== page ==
With the growing number of electric vehicles (EVs) on the world’s roads, the notion of recycling or recovering recyclable elements from their batteries is becoming a cause for concern. This has prompted numerous scientists to consider better, more sustainable, and less hazardous solutions seriously.
A combination of thermal pre-treatment and hydrometallurgy is one solution that has the industry buzzing. Here, aqueous chemistry is applied in the metal recovery process – but the key issue is that every company that uses this dual method uses different temperatures and times; there is, as yet, no standard for it.
But a recent study from Sweden’s Chalmers University of Technology sought to figure out the optimal temperature for thermal treatment paired with hydrometallurgical processes to safely and properly recycle lithium-ion (LiOn) EV batteries.
It was noted in the study that keeping things at room temperature will actually suffice with a processing time of around 30 minutes.
This previously untested technique is expected to have numerous benefits, including a less adverse impact on the environment along with lower recycling costs due to a faster, more efficient process. Current methods have facilities heating the batteries up to 80 degrees Celsius, and processing runs for several hours.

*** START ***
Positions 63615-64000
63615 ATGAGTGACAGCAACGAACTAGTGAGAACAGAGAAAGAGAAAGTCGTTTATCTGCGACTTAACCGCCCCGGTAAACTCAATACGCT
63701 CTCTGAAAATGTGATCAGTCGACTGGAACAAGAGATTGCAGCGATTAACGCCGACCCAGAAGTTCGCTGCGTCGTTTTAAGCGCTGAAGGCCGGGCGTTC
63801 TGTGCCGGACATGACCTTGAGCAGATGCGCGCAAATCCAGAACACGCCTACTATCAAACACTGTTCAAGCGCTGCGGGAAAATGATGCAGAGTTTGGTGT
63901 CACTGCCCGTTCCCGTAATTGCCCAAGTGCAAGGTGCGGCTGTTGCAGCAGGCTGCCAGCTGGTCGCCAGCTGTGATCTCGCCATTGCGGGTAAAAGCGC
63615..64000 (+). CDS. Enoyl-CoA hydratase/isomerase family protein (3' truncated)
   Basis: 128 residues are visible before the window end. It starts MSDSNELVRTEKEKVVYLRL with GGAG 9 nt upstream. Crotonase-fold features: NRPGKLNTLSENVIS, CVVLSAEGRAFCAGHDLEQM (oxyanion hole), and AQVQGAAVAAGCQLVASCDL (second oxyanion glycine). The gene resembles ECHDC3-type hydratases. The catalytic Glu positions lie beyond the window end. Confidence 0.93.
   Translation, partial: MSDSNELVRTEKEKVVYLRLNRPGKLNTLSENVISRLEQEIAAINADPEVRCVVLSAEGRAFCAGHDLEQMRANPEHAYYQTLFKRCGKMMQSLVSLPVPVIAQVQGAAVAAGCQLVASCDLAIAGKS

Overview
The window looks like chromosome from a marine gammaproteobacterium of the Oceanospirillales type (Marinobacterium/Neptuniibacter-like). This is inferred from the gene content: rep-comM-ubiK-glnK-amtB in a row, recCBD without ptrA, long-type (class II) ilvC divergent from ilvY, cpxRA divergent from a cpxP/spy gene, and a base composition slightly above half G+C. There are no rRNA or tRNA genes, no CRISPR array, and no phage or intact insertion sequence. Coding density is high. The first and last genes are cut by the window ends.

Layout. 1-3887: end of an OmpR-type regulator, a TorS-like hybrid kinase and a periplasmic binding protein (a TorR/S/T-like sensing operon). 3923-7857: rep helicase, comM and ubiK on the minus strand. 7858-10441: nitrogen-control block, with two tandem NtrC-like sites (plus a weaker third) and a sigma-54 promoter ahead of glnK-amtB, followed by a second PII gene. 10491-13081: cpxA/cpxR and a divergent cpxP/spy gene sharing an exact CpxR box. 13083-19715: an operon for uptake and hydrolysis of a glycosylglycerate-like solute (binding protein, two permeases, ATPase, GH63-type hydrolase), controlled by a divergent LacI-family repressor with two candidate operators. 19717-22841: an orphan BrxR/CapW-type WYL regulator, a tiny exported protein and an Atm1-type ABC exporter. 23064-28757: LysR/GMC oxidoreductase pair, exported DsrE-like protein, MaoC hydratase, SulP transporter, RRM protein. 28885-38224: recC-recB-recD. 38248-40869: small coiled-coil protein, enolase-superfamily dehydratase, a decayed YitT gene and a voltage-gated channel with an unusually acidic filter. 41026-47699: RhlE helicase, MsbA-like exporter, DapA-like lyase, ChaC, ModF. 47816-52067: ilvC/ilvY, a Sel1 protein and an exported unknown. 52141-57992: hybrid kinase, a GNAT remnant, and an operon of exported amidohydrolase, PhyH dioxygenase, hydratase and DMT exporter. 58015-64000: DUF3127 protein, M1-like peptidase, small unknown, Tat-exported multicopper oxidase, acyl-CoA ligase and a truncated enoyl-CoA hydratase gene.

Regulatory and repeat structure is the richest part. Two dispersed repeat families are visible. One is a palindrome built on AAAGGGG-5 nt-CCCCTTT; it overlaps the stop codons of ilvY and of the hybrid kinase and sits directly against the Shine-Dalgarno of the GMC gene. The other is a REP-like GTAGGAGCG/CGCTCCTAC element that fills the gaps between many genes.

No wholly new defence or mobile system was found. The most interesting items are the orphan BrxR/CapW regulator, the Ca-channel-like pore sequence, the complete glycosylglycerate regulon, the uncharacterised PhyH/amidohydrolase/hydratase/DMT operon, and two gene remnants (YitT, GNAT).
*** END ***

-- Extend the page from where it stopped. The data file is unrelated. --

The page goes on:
Different steps affect each other in the dual process. Key points of comparison were between incineration and pyrolysis. Both are more eco-friendly than oxygen. Pyrolysis gave better results.
Can It Be Applied to Other Forms of LiOn Battery Recycling?
However, according to Associate Professor Martina Petranikova of Chalmers’ Department of Chemistry and Chemical Engineering, the processes already in use need to be modified to meet the potential surge in demand for battery recycling facilities. In addition, Petranikova believes that processes involved in recycling EV batteries can also be applied for recycling LiOn batteries used for other purposes such as mobile telephony.
She went on to say that cost reduction was another key point for modification, stating that there is a need to reduce the number of steps involved in the recycling process if operational costs were to be kept at a bare minimum.
Petranikova and her team at Chalmers are currently working on several projects aimed at retooling the overall LiOn battery recycling process. Collectively, they expressed hope that better collaborations among researchers and developers of related technologies will go a long way toward process improvement.